Know Before You Owe Implementation

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As I said in The Wall Street Journal last week, the new Know Before You Owe regulation, also known as TILA-RESPA Integrated Disclosure (TRID), is without question the single largest implementation challenge that the real estate community has faced since Dodd-Frank was signed into law. Lenders and others involved in real estate transactions have spent billions of dollars on new systems and training for employees to make sure these new rules don’t disrupt home purchases.  Continue reading “Know Before You Owe Implementation”

Recognizing Diversity in Mortgage Lending

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This month is Hispanic Heritage Month.  And to mark the start, earlier this week a major mortgage lender announced a pledge to originate $125 billion in loans over the next ten years, to assist in the National Association of Hispanic Real Estate Professionals’ (NAHREP) Hispanic Wealth Project. This announcement is timely, given that MBA and other stakeholders in the real estate finance industry have worked hard as of late to recognize the growing number of minorities, and in particular Hispanics, entering the U.S. housing market.

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Know Before You Owe

I know that everyone in the mortgage industry is focused on the new TILA RESPA Integrated Disclosure (TRID) regulations, also known as Know Before You Owe, that will go into effect on October 3, 2015. Rightfully so. The Know Before You Owe regulations, and the accompanying new forms that borrowers will get at application and closing, will undoubtedly have a significant impact on the home buying process for consumers and lenders alike.

Because these regulations will require new mortgage disclosure forms and will change the way that real estate transactions are processed and closed, MBA created a set of resources designed to assist consumers and the broader real estate community in plain, easy-to-understand language, to educate homebuyers and mortgage professionals on the upcoming changes.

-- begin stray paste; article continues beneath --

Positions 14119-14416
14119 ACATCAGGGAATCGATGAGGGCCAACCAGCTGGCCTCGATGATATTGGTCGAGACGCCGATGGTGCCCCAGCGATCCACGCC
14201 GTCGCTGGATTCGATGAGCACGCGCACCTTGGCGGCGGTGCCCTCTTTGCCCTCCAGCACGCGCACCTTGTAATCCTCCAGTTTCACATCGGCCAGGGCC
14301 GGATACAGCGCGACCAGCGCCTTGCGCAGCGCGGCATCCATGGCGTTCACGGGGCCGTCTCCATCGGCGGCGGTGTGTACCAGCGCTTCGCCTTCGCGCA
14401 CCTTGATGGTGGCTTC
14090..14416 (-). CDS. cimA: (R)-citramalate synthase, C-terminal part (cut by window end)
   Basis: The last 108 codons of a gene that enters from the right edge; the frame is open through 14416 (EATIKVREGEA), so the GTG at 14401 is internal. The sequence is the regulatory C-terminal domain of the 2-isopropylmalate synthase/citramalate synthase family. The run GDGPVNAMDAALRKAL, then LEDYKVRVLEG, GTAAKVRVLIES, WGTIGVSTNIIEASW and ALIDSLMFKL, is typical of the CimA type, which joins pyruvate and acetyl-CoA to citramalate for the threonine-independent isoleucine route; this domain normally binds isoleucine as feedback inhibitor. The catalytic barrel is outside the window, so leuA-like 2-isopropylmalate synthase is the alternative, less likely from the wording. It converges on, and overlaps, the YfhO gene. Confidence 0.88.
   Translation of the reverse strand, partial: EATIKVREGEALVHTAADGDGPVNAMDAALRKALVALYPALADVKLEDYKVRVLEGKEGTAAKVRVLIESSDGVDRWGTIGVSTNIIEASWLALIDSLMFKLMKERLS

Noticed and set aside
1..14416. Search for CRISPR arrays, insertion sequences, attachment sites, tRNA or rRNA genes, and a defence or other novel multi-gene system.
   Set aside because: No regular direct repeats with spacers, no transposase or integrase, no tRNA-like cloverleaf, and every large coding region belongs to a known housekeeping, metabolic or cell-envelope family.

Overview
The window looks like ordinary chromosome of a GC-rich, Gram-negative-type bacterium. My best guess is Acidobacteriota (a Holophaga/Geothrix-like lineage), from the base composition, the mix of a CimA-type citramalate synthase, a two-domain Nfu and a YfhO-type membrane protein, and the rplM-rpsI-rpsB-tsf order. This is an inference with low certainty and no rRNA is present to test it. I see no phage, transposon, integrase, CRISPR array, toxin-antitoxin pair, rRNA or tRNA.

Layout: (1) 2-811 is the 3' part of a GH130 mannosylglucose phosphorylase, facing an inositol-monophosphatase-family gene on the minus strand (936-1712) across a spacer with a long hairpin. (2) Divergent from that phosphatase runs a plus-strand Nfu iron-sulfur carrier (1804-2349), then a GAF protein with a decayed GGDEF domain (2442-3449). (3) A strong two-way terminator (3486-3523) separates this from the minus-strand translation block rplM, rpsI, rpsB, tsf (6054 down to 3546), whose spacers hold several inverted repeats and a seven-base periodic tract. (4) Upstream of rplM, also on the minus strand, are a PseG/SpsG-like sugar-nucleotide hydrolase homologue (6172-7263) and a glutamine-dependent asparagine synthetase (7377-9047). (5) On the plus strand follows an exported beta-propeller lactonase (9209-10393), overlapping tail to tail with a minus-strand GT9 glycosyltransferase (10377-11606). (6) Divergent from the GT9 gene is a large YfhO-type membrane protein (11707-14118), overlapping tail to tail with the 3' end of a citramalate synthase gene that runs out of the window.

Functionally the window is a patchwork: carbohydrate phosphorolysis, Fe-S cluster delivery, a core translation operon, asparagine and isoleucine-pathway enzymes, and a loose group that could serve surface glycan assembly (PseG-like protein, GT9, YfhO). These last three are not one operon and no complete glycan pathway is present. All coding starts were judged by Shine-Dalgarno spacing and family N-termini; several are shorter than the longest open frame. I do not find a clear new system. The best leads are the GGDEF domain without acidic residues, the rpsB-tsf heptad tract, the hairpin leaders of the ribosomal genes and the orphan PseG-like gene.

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Why I Support Reforming the GSEs, Not Eliminating Them

A lot has been said on the subject of Fannie Mae and Freddie Mac. Many speeches have been given, articles written, and op-eds published on the subject of how to resolve the unsustainable conservatorship. Like others with opinions, I have one too.

A lot has been said on the subject of Fannie Mae and Freddie Mac. Many speeches have been given, articles written, and op-eds published on the subject of how to resolve the unsustainable conservatorship. Like others with opinions, I have one too.

As background, I worked at Freddie Mac for the better part of a decade in the late 90s/early 2000s, overseeing the company’s Single Family business. I later served as the Assistant Secretary of Housing and Federal Housing Commissioner in the midst of the housing crisis and the nation’s worst recession since the Great Depression. I’ve also worked for lenders large and small – I’ve been involved in this housing finance system from all sides.

Today, I run the Mortgage Bankers Association. We have over 2,000 institutions representing banks, credit unions, community banks, independent mortgage bankers and service providers all involved in financing commercial, multifamily, and residential real estate, both rented and owned. No matter any outcome, our members will finance every property in the nation. I am not saying I own exclusive rights to the correct view, but I am saying my opinion is well informed.

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The New Housing Crisis?

We are currently in the middle of a housing crisis. That’s right…I said it. Industry experts, economists and even consumer groups have predicted one would emerge, albeit this is not what they expected and it is certainly sooner than anticipated.

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We are currently in the middle of a housing crisis.  That’s right…I said it.  Industry experts, economists and even consumer groups have predicted one would emerge, albeit this is not what they expected and it is certainly sooner than anticipated.

Continue reading “The New Housing Crisis?”

Having & Maintaining Good Credit

15252_blog_image_bus_woman1I recently received an email alert from the credit reporting agency that I have a subscription with alerting me to the fact that my score had changed. For anyone who doesn’t have a subscription to a service that monitors your credit rating, I strongly recommend considering this – or at minimum scheduling a quarterly check with a free credit reporting service. Why? Simply because your credit score means a lot, whether looking for a job, renting or buying a home, or the rate charged on your credit cards.

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